Residents of 52-unit building forced out

A resident at Oak Lane Gardens carries belongings from the building. Fire and sanitation violations were cited.
A resident at Oak Lane Gardens carries belongings from the building. Fire and sanitation violations were cited. (RON TARVER / Staff Photographer)
Posted: March 16, 2014

EAST OAK LANE All morning Friday, rental trucks and vans pulled up to the curb outside the Oak Lane Gardens condominiums at North 13th Street and 68th Avenue.

Residents hurried in and out of the building, hauling their possessions to the sidewalk.

The clock was ticking. City workers with hammers and nails waited to board up the doorways of the four-story building at 2 p.m.

One man had ripped out his kitchen sink to take away. Another had hauled a refrigerator to the sidewalk.

The Department of Licenses and Inspections was forcing all the residents to move out, citing multiple fire and sanitation violations.

Bernadine Garnett lived at Oak Lane Gardens for 13 years. She has found another place to live through a friend. But she said the last few days have been wrenching.

"My stomach hurts," Garnett said. "I haven't eaten."

All the residents were notified two weeks ago that the city was seeking to "cease operations" at the 94-year-old building in East Oak Lane. Last Tuesday, they got word that they had to be out by Friday afternoon.

It's unusual action to force the evacuation of such a large residence, but the extent of the problems was "too great to allow continued occupation," said Michael Maenner, L&I's deputy commissioner, who oversaw the action.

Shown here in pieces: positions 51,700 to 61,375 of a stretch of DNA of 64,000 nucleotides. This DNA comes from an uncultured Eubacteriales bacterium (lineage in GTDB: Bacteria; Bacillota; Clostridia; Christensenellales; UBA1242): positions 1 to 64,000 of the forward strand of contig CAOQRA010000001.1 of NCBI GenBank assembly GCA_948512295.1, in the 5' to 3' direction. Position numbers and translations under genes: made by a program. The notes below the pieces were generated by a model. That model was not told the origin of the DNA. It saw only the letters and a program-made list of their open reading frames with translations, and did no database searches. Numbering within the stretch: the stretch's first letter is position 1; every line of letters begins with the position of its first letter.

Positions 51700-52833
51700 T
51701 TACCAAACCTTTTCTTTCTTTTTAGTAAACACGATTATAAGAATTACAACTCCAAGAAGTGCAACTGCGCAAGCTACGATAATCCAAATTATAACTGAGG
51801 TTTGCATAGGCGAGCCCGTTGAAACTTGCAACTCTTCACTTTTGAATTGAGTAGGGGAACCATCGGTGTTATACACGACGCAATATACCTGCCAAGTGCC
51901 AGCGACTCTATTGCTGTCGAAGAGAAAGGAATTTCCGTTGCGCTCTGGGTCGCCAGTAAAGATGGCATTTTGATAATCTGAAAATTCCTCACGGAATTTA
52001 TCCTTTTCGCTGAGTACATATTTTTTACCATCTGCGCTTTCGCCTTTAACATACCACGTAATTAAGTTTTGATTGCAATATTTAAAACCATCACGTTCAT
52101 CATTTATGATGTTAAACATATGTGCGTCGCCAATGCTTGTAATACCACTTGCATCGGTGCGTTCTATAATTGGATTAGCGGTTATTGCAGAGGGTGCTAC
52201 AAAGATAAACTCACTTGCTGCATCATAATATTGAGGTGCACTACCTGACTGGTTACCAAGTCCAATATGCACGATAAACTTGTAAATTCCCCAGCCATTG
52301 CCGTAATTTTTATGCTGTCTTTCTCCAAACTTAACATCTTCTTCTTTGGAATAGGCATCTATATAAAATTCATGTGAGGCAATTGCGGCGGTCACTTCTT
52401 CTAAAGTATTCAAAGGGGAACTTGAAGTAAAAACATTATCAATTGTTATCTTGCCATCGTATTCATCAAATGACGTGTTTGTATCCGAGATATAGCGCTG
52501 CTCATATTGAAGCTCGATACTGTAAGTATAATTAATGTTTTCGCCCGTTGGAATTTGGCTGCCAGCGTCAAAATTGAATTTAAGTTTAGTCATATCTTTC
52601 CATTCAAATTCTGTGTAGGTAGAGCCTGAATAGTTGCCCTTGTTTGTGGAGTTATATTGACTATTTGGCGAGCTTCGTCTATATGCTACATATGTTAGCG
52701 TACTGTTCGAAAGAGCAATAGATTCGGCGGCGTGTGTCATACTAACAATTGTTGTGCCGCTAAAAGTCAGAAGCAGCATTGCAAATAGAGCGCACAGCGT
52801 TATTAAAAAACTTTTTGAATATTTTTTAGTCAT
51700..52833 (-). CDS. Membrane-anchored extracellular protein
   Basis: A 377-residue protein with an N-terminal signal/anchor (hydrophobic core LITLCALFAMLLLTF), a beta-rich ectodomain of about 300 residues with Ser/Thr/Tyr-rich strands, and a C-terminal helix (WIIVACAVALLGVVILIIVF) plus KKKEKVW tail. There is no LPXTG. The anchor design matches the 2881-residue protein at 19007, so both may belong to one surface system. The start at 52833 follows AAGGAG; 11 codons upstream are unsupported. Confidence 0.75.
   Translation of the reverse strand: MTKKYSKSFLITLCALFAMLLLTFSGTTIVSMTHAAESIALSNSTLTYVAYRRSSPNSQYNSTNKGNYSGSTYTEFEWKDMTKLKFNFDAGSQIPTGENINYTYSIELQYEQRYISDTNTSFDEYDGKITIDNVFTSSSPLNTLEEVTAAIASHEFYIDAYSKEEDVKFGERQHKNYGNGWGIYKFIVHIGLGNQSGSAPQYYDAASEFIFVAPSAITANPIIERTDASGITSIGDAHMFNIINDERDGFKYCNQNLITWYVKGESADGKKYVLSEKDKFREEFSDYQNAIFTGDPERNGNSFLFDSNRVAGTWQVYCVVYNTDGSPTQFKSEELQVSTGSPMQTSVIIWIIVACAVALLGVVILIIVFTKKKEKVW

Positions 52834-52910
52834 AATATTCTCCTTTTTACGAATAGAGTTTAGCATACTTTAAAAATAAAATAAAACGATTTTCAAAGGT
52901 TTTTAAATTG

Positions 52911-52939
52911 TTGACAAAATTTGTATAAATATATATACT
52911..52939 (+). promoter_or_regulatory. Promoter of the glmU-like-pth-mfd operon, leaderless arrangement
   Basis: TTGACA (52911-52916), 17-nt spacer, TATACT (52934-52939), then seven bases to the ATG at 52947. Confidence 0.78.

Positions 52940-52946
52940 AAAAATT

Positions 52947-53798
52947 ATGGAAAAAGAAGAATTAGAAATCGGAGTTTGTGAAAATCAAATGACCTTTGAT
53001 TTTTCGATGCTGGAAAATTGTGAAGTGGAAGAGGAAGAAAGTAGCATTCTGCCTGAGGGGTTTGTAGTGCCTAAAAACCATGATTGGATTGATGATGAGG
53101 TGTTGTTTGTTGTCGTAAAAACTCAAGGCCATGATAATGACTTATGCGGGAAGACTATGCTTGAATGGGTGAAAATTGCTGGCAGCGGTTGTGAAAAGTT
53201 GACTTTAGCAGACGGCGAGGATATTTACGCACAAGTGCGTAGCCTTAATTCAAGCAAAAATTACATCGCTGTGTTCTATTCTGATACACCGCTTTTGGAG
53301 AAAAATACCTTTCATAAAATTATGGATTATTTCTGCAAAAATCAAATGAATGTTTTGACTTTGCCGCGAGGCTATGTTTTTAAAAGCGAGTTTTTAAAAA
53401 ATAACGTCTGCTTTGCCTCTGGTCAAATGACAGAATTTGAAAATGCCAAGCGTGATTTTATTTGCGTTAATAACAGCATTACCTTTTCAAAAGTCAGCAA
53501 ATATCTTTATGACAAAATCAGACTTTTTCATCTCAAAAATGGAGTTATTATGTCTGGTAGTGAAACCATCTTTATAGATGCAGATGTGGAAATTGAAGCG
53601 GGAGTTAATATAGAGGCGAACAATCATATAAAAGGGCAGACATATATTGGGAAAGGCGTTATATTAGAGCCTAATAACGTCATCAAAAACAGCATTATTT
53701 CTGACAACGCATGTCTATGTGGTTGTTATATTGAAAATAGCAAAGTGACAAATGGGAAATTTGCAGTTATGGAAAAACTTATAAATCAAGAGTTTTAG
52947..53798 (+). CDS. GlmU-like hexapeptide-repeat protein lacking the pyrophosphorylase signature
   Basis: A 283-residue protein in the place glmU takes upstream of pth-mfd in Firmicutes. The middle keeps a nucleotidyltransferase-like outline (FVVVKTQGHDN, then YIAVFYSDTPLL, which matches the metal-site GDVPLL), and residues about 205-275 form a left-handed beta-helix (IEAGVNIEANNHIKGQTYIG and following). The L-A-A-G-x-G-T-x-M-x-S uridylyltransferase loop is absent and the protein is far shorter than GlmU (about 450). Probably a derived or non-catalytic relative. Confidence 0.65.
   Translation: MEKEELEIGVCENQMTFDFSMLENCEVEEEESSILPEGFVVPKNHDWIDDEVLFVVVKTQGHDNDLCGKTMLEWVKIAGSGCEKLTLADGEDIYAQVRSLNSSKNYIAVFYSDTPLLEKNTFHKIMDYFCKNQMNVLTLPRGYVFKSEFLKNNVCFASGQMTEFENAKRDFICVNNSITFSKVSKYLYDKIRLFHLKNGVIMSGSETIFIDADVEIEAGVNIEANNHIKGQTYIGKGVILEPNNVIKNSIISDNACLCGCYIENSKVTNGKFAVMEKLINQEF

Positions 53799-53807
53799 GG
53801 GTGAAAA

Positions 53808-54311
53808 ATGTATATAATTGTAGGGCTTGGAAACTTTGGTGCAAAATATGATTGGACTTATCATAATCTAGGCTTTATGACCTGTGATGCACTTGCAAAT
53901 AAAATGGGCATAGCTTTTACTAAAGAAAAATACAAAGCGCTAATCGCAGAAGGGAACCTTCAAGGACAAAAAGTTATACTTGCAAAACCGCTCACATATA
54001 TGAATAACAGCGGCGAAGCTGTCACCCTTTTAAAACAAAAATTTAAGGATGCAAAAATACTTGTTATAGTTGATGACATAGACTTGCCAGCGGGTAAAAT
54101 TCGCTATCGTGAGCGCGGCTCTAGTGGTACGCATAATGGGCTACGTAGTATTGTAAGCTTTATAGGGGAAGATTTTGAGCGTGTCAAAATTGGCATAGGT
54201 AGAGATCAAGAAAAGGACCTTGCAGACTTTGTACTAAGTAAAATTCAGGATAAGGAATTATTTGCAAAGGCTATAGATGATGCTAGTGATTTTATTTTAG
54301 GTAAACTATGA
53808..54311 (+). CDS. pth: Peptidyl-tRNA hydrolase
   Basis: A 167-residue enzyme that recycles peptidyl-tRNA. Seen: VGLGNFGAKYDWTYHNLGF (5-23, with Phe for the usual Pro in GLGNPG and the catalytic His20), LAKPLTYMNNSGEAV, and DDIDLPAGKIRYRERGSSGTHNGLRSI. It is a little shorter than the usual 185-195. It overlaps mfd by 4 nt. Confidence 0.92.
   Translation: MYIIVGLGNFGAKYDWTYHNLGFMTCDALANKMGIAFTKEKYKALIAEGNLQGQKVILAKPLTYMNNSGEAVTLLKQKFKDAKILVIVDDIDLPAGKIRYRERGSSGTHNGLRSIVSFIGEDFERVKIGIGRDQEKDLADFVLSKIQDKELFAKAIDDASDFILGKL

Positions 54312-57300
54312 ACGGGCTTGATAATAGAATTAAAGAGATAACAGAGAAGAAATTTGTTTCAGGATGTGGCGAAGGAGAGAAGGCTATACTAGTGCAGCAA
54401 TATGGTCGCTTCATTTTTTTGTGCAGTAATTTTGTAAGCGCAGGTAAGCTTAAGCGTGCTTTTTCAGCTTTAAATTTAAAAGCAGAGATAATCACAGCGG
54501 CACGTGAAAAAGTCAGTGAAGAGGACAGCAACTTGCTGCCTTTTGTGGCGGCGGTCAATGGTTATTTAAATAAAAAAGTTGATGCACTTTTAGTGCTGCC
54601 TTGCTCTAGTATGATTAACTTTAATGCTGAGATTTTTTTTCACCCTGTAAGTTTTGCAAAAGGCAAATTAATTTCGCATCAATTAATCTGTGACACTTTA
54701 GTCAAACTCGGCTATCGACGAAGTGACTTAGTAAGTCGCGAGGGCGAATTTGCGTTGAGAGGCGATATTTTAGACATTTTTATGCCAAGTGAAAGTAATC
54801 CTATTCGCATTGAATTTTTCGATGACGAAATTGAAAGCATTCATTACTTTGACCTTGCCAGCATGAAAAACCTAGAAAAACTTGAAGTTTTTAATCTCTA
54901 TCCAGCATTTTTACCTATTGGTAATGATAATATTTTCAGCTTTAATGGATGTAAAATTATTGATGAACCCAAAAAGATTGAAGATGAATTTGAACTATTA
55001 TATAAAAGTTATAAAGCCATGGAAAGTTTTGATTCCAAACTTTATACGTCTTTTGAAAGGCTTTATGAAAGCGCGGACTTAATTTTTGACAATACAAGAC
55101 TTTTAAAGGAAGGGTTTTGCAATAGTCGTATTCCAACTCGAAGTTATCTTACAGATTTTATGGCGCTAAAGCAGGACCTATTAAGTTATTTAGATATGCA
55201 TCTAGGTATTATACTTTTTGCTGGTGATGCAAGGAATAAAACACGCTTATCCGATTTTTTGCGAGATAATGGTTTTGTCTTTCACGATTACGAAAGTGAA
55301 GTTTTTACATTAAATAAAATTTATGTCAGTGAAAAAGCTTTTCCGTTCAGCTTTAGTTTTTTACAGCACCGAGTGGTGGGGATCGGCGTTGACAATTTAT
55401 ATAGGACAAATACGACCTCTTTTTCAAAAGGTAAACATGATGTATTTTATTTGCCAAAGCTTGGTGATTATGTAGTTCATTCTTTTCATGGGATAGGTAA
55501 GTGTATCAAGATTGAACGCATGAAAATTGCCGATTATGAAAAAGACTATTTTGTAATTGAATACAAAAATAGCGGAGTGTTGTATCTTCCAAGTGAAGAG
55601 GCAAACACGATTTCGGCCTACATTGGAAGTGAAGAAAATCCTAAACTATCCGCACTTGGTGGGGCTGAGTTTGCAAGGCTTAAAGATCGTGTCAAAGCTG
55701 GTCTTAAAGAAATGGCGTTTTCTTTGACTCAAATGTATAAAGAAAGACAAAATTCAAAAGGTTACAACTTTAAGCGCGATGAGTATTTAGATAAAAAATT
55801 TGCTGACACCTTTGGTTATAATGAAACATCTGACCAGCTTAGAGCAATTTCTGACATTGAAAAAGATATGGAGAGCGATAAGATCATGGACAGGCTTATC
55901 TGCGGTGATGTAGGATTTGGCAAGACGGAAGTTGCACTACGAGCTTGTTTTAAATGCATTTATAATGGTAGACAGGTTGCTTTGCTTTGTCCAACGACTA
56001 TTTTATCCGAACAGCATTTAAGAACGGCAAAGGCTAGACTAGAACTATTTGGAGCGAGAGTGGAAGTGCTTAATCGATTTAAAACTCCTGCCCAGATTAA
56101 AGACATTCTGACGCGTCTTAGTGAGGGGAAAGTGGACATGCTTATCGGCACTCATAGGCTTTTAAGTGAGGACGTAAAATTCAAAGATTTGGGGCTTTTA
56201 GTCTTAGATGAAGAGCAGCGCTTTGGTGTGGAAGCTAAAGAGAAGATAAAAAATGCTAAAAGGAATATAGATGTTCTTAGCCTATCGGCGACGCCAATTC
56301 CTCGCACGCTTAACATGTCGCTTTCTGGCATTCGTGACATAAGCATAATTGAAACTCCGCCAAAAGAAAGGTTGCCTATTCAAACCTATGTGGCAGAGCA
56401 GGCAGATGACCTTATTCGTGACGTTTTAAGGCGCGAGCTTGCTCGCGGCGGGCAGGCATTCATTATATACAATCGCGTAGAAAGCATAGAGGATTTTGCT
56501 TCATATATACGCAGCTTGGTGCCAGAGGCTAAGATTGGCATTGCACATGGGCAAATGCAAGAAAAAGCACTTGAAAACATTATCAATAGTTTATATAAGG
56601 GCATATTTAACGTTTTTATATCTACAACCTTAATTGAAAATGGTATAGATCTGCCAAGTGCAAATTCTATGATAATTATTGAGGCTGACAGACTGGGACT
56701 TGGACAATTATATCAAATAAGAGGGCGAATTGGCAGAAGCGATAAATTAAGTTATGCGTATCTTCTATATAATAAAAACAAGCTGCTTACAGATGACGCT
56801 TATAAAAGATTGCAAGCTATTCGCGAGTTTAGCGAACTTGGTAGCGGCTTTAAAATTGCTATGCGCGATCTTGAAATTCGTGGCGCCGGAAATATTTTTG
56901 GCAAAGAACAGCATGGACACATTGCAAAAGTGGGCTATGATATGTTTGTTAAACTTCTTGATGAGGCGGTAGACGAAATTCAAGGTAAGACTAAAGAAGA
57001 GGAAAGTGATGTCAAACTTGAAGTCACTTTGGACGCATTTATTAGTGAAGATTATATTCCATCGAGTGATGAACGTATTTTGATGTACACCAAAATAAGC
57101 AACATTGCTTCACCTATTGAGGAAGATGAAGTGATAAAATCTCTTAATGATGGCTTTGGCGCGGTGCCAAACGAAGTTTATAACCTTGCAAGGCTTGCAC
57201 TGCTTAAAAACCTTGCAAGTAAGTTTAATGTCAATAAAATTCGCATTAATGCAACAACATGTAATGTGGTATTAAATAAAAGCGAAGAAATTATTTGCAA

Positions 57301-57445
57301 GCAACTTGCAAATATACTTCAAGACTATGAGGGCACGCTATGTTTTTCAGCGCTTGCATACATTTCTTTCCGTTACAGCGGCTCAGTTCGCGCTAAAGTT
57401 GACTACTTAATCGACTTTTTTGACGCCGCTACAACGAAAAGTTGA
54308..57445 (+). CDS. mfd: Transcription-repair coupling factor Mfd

Maenner said one of the buildings had six inches of sewage in the basement. Fire escapes, he added, were impassable with trash.

"For their safety, we're hoping the owners will get together and make the building viable again," he said.

But that will not be easy.

Built in 1920, the 52-unit building was converted into condominiums in 1998.

Residents gave conflicting information on whether the condominium association, which would be responsible for maintaining the property and paying bills, was functional.

"There is no clear owner," Maenner said. For the building to reopen, he added, the people who own the units - investors as well as owner-occupants - will have to work together to make necessary improvements.

Two businesses - Rare Rentals and De Orion Ltd. - own a majority of the units.

Todd Nitschelm, a property manager for Rare Rentals, said the company had spent $10,000 on fire safety upgrades since learning two weeks ago of the city's plan. He said the fire system was recertified and the company installed wire safety glass in stairwells.

"We've kept everything for our units up to good standards," Nitschelm said. "But we've been the only ones to spend a dime on the place."

Representatives of De Orion, which owns seven units, could not be reached for comment. City real estate records only list a post-office box as the company's address.


jlin@phillynews.com

215-854-5659215-854-5659  @j_linq

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